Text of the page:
“We were mostly worried about the children,” said Shalpa, 35, amid a frantic effort to distribute the refugees among buses, parked outside Russia’s first train station across the border.
On Friday, Putin ordered the government to pay each refugee $130, and Russia’s Rostov region, which has several crossing points with separatist areas, declared a state of emergency.
By Saturday, several thousand people had fled separatist regions of Ukraine and entered Russia.
The Russian missile tests, three ballistic missiles and cruise missiles, were designed to have media impact. Putin watched the display from a Kremlin command center, accompanied by President Alexander Lukashenko of Belarus, whose government brutally suppressed dissent after a disputed election and is considering letting Russia base some of its nuclear arsenal on its territory .
The test was technologically unremarkable, with videos released by Moscow showing a fighter jet launching a cruise missile from the air, a mobile launcher firing an intercontinental ballistic missile and a sea-launched hypersonic missile.
While the weapons demonstrated on Saturday have already been shown, two of the three were designed to evade US missile defenses. The Kremlin said the test was designed to show the Russian “triad” – launches from land, air and sea – which mirrors the range of weapons in the US arsenal.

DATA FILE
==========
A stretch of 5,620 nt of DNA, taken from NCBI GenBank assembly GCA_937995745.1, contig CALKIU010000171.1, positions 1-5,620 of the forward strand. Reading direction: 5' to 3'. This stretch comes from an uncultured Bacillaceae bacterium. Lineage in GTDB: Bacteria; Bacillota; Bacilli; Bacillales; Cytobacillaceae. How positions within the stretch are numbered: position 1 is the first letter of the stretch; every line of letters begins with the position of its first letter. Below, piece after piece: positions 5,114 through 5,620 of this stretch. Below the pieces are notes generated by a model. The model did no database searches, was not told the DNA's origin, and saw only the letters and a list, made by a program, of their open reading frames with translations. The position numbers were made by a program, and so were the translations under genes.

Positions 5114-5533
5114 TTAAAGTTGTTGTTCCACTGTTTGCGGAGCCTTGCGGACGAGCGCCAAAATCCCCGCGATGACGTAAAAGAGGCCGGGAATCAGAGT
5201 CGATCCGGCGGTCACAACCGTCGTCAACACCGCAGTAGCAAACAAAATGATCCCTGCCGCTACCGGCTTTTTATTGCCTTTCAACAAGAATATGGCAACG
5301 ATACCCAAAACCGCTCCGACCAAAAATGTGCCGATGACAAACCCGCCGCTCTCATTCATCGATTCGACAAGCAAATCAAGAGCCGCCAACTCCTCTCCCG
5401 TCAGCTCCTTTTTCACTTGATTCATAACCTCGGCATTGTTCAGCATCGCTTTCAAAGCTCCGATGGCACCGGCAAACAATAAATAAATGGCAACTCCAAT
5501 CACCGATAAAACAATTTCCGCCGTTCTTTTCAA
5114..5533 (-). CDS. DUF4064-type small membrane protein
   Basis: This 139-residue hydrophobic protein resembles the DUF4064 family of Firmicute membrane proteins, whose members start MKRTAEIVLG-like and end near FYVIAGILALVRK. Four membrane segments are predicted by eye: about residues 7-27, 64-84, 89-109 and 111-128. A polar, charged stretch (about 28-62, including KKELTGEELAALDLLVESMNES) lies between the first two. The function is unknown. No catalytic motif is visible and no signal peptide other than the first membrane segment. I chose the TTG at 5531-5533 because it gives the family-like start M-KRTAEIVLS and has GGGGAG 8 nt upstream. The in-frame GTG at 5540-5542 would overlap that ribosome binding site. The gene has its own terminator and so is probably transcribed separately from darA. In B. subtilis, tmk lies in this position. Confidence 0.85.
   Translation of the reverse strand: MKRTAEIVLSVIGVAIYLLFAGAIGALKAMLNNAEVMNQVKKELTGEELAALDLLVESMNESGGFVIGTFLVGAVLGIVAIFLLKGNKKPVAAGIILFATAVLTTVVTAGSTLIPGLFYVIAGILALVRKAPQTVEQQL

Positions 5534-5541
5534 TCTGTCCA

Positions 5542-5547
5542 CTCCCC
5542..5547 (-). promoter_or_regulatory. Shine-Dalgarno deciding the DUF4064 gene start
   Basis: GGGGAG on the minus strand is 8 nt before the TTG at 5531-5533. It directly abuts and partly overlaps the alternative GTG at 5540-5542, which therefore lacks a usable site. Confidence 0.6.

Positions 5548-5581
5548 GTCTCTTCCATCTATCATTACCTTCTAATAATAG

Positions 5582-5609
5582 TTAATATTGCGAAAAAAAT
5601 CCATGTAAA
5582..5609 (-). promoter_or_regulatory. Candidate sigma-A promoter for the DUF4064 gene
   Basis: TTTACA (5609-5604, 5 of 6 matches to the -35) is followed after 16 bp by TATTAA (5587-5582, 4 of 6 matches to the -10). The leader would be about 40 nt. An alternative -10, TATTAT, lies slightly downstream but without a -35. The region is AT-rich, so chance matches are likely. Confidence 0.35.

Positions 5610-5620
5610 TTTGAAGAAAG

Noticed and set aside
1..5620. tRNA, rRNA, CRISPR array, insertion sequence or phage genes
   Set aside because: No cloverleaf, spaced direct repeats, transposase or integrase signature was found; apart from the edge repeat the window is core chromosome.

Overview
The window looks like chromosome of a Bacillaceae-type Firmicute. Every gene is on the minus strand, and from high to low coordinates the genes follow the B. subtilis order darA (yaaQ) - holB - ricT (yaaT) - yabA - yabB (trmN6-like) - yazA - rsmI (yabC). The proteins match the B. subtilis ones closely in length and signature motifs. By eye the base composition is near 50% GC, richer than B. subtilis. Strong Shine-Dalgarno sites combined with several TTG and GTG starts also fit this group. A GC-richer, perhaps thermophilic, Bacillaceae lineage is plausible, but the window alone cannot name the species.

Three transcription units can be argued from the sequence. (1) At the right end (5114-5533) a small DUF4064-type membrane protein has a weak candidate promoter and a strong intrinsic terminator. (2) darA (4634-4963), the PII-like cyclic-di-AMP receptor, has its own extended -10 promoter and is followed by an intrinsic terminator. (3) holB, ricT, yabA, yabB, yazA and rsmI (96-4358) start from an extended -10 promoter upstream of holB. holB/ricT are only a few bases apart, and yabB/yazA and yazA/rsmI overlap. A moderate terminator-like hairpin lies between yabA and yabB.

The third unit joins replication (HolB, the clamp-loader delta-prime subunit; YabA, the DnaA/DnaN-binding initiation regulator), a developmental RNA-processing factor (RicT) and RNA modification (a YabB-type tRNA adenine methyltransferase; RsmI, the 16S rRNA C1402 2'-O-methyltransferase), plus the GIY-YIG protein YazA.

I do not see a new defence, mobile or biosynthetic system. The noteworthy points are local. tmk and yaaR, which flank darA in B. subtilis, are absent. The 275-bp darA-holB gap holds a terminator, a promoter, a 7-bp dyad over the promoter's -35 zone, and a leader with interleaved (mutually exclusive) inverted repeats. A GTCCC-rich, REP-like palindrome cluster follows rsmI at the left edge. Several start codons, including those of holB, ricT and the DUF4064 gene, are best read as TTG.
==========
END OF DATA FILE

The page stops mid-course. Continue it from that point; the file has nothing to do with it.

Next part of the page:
The heightened sense of urgency expressed by Washington was not immediately apparent in Kiev, although Biden explicitly identified the capital as a Russian target. The idea of Russian forces storming what is currently a calm and peaceful town was hard to imagine for many people there.
“Russia will do something,” said Sofiya Soyedka, 32, a resident of Kyiv, right after Biden’s dire warning on Friday.
But invading Kiev? “No way,” she said.
Some of the officials gathered in Munich also expressed doubts, suggesting that Putin might prefer longer pressure on Zelenskyy and Ukraine, creating provocations and anxiety and continuing to damage Ukraine’s economy. Such tactics, they suggested, would make it harder for the Europeans to impose harsh sanctions on Russia and could damage the transatlantic unity on this issue that American and European diplomats have so painstakingly built.
Biden’s televised address on Friday night was the first time the president had said he believed, based on intelligence and troop movements, that Putin had decided on a major invasion of Ukraine “within a week to coming, in the next few days,” adding that “we believe they will target Ukraine’s capital, Kyiv, a city of 2.8 million innocent people.
US officials said Biden’s assessment was based in part on new intelligence showing nearly half of Russia’s 150,000 forces were out of staging and in combat formation, and could launch a full-scale invasion. scale in a few days.
The force comprises 120 to 125 battalion tactical groups, up from the mid-1980s at the start of the month. And some of the forces are Russian reservists who would constitute an occupation force after an invasion, said the officials, who requested anonymity to discuss government assessments.